December 29, 2021

Today’s Inflation Is (And Isn’t) Reminiscent of the 1970s

Written by: HUDSONPOINT Team
Stock Market

inflation rate 2021Inflation recently hit a 40-year high, as further evidenced by rising prices for fuel and everyday consumer goods. The year ending October 2021’s rising inflation rate isn’t only dominating headlines, but the predictions of economists wondering if history is on track to repeat itself, reaching levels like the nation saw in the 1970s.


What the future will hold is at this point unknown, and we are resigned to making educated predictions. While some look towards free federal stimulus money and an increase in the money supply as primary causes, economists also point to similarities with current inflation and that of the 1970s. We’ll take a deep dive into their predictions and explain why, despite analysis, history is unlikely to repeat itself.



A Look at Inflation in the 1970s

In the late 1960s and throughout the 1970s, under Nixon’s presidency and later Carter’s, inflation rose dramatically. According to the US Bureau of Labor Statistics, in 1968, inflation was on the rise but yet to hit 5%.


In 1969 and 1970, the price increases were at 6.1% and 5.5%, respectively. In the early 1970s, Nixon used his authority to freeze prices and wages, which kept inflation at bay until those policies ended in 1973. Then, price increases took off in 1973 and ‘74, when the 12-month change in the all-items index reached 12% in September of ‘74.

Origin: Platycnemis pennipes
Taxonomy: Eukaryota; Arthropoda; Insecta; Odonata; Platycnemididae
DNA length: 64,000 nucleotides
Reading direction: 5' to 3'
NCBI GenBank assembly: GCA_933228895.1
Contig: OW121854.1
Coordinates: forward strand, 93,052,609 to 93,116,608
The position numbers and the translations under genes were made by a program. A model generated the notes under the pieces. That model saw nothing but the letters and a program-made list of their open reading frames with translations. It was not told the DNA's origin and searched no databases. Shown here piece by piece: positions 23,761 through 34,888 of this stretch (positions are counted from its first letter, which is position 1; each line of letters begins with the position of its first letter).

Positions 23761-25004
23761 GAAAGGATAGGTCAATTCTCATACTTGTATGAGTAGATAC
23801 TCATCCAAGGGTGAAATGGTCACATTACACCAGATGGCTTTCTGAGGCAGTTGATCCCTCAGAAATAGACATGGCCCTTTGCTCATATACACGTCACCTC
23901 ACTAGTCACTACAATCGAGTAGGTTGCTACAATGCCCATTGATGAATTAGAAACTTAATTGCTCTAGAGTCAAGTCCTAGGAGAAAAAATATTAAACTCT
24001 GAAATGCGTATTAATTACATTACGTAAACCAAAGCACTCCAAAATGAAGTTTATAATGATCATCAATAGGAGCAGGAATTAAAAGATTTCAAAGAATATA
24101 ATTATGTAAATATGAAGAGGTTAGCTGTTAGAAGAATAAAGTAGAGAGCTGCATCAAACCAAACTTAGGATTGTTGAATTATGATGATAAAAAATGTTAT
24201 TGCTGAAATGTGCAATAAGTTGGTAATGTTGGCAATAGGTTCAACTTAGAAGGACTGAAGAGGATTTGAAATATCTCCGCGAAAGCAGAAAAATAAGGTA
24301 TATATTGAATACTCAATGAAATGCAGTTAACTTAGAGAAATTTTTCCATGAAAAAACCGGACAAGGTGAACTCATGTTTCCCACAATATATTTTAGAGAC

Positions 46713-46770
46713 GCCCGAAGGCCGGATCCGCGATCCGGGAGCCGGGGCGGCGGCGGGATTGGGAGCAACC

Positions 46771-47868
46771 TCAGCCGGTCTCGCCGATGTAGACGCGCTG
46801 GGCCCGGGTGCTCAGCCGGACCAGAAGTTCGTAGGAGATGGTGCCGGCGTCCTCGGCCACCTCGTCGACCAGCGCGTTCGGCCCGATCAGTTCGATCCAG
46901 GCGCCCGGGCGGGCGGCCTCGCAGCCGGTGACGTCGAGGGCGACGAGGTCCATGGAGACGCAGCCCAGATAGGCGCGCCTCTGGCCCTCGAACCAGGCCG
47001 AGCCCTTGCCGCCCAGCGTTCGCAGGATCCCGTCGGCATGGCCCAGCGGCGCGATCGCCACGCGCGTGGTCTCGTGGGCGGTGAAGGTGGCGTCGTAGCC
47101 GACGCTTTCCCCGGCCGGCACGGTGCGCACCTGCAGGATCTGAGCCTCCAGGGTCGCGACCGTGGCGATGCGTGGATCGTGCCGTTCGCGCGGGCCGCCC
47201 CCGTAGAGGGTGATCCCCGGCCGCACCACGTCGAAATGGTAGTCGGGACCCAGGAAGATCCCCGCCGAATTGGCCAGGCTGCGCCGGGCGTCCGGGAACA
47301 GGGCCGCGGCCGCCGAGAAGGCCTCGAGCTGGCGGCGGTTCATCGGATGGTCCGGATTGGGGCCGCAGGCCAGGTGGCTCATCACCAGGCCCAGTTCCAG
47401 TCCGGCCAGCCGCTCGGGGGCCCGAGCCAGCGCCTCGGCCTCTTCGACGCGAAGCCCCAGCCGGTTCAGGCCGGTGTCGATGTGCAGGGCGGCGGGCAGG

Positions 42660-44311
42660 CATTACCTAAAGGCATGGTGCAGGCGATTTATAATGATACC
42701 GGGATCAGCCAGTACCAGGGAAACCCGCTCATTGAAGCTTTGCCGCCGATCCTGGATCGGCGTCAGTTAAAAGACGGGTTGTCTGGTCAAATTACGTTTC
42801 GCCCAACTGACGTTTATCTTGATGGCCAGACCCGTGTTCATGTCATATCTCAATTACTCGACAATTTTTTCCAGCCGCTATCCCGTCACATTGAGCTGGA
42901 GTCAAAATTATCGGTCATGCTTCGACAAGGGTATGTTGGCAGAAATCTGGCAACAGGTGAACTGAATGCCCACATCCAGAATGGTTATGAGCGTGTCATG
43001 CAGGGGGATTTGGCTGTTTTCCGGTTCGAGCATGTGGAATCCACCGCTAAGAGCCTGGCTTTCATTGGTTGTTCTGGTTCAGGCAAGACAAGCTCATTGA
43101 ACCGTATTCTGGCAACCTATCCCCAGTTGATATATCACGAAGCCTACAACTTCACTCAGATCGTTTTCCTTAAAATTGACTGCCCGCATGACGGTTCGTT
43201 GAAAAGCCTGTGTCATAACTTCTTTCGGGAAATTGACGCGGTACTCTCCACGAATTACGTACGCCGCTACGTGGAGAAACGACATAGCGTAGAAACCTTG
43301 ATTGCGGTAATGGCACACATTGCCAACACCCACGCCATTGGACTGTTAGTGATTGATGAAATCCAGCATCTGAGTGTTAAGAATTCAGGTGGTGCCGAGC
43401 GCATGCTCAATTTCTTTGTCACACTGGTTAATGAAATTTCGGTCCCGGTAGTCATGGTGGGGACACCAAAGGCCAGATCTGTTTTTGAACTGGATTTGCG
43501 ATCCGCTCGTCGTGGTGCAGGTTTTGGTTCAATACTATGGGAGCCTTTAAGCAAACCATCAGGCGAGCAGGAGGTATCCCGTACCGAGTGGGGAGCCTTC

From 1969 to 1981, gas prices quadrupled, and, in 1973, food inflation also rose to over 20% at its top level. Unemployment rates increased dramatically. Inflation continued to rise and reached its peak in 1980 at a rate of over 13%. The decade from 1969 to 1980 is a prime example of an inflation crisis, and the all-items CPI (Consumer Price Index) didn’t find its way back to less than 5% until 1982.


Today’s Inflation Fears and How They Compare

Now let’s move on to today’s economy and the current inflation trends. Now that you have some understanding of a past inflation crisis, what about today’s trends are concerning to economists?


According to The New York Times, the attention has focused on the recent CPI rise of 6.8% in November, the biggest rise since 1982 and carrying inflation to a 40-year high. Intense consumer demand coupled with rising housing costs fueled this pace, and monthly price increases between the months of October and November, despite some moderation, still rose unusually fast.


In a recent interview with CBC Canada, David Laidler, an economist during the 1970s, asserted that the current rising costs of goods, such as lumbar and metal, coupled with decreased availability of good workers make it possible for a situation like the 1970s to happen again. He also noted that the inflation crisis took people by surprise back then, and as prices increased, people wrote them off as exceptions, not the rule.


The current rise in inflation puts pressure on the Biden administration, as the rates only recently began to rise over the last year. They say this sharp jump in inflation is concerning for the Federal Reserve as well as the Biden administration, who is receiving pressure to reverse this dilemma.